The miniaturist

by Jessie Burton | Literature & Fiction | This book has not been rated.
ISBN: Global Overview for this book
Registered by dutch-book of Heerenveen, Fryslân (Friesland) Netherlands on 5/10/2020
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1 journaler for this copy...
Journal Entry 1 by dutch-book from Heerenveen, Fryslân (Friesland) Netherlands on Sunday, May 10, 2020
From the back:

On a brisk autumn day in 1686, eighteen-year-old Nella Oortman arrives in Amsterdam to begin a new life as the wife of illustrious merchant trader Johannes Brandt. But her new home, while splendorous, is not welcoming. Johannes is kind yet distant, always locked in his study or at his warehouse office--leaving Nella alone with his sister, the sharp-tongued and forbidding Marin.

But Nella's world changes when Johannes presents her with an extraordinary wedding gift: a cabinet-sized replica of their home. To furnish her gift, Nella engages the services of a miniaturist--an elusive and enigmatic artist whose tiny creations mirror their real-life counterparts in eerie and unexpected ways . . .

Johannes' gift helps Nella to pierce the closed world of the Brandt household. But as she uncovers its unusual secrets, she begins to understand--and fear--the escalating dangers that await them all. In this repressively pious society where gold is worshipped second only to God, to be different is a threat to the moral fabric of society, and not even a man as rich as Johannes is safe. Only one person seems to see the fate that awaits them. Is the miniaturist the key to their salvation . . . or the architect of their destruction?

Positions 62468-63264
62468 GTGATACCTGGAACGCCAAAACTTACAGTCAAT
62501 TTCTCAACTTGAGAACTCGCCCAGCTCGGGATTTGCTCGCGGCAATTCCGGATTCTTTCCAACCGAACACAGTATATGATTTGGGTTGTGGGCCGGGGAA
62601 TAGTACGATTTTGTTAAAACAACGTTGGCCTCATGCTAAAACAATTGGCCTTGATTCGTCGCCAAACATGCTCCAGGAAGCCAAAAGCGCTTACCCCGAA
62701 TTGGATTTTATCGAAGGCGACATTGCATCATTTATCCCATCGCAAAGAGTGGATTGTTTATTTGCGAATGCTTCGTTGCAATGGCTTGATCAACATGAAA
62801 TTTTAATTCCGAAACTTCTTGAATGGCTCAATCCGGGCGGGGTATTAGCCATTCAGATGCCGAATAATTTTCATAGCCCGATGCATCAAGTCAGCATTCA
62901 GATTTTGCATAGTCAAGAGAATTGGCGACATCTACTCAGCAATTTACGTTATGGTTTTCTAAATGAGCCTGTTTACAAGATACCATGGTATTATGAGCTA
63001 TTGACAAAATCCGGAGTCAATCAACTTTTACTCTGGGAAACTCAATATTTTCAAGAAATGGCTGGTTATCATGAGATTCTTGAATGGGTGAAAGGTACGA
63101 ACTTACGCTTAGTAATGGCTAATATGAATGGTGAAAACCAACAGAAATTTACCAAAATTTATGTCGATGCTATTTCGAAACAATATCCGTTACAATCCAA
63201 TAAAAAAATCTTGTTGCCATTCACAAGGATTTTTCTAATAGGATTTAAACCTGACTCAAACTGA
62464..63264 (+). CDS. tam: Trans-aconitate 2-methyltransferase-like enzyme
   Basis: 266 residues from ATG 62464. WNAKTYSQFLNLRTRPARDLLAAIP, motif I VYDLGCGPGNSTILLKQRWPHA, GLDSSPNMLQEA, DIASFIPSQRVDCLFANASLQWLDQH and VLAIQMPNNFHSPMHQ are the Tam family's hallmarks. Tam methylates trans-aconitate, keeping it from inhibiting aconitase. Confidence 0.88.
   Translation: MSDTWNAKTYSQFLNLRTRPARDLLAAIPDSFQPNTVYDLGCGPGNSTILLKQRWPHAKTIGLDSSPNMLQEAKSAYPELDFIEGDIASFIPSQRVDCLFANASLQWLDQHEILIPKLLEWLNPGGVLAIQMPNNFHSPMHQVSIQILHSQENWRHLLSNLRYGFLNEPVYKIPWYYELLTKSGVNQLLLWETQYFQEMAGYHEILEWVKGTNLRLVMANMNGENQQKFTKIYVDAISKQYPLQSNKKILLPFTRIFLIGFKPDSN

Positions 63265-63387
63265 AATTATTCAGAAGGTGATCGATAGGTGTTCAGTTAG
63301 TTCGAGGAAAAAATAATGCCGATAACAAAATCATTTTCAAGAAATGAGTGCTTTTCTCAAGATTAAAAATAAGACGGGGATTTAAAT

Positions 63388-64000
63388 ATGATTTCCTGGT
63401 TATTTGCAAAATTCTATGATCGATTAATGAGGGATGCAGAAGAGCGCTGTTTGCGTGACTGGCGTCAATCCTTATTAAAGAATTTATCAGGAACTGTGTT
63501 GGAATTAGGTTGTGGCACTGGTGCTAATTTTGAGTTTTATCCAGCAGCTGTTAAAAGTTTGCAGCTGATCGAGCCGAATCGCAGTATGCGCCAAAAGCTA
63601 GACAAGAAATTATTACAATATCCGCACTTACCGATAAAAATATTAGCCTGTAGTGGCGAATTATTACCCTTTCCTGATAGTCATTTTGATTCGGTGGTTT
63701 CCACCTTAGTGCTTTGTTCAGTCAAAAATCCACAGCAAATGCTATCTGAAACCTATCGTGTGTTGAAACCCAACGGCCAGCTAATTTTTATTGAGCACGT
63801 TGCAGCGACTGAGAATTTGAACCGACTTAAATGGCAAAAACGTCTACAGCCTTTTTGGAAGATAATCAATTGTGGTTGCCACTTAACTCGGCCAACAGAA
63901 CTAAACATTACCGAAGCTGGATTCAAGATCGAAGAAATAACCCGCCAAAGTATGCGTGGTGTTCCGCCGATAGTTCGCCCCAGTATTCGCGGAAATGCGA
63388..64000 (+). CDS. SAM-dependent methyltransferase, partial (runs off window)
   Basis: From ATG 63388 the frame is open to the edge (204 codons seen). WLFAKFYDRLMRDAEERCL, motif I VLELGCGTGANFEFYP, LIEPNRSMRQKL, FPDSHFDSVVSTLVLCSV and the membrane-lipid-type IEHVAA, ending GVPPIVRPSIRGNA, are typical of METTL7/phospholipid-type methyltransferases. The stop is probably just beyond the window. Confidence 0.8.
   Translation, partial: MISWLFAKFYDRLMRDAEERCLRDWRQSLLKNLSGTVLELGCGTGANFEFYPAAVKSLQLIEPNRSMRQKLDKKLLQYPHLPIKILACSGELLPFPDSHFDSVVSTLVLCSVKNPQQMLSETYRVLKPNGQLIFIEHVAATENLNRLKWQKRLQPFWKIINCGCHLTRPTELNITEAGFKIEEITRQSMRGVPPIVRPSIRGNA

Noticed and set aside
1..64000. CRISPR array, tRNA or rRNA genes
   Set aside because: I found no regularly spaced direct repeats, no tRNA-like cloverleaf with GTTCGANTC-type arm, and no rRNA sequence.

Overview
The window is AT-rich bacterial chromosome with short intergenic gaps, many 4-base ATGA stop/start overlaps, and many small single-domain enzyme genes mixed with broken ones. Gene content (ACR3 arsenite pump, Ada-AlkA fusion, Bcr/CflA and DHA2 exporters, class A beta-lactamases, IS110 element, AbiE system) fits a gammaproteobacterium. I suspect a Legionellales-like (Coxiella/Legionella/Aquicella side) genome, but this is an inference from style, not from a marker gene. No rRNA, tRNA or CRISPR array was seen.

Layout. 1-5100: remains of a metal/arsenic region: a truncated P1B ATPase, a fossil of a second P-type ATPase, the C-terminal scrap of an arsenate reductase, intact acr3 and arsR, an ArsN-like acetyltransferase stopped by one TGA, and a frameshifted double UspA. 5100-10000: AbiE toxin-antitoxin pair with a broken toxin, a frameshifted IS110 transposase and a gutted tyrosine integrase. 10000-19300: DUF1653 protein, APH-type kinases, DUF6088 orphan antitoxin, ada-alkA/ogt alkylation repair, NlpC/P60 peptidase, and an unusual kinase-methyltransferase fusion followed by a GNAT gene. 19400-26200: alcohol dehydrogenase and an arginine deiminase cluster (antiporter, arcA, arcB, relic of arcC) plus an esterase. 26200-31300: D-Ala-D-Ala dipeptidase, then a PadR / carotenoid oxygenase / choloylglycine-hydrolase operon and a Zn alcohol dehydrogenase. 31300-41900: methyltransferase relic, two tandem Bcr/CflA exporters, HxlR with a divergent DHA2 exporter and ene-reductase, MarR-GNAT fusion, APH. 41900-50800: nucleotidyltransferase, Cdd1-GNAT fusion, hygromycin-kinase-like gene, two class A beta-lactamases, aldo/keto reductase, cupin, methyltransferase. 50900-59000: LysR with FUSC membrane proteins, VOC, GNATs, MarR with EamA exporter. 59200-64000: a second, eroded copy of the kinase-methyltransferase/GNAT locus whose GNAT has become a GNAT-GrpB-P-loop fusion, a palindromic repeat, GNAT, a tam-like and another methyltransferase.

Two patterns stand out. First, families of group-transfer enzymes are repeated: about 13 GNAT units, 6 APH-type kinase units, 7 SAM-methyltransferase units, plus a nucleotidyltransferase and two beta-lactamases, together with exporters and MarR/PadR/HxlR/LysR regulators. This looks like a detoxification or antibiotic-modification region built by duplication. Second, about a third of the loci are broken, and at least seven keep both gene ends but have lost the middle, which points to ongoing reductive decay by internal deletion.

Journal Entry 2 by dutch-book at Heerenveen, Fryslân (Friesland) Netherlands on Sunday, May 10, 2020
The story was interesting, but I didn't get the actions of all the characters. They were so different than what I think they should have done. I am so glad to have been born in this time, because I was annoyed by the weaknesses of the women in the story. Especially somewhere halfway I felt annoyed of all the shrieking during a particular encounter.
I've seen the actual doll cabinet in the Rijksmuseum, which was very pretty. I will now try to learn more about the real Petronella Oortman and Johannes Brandt.

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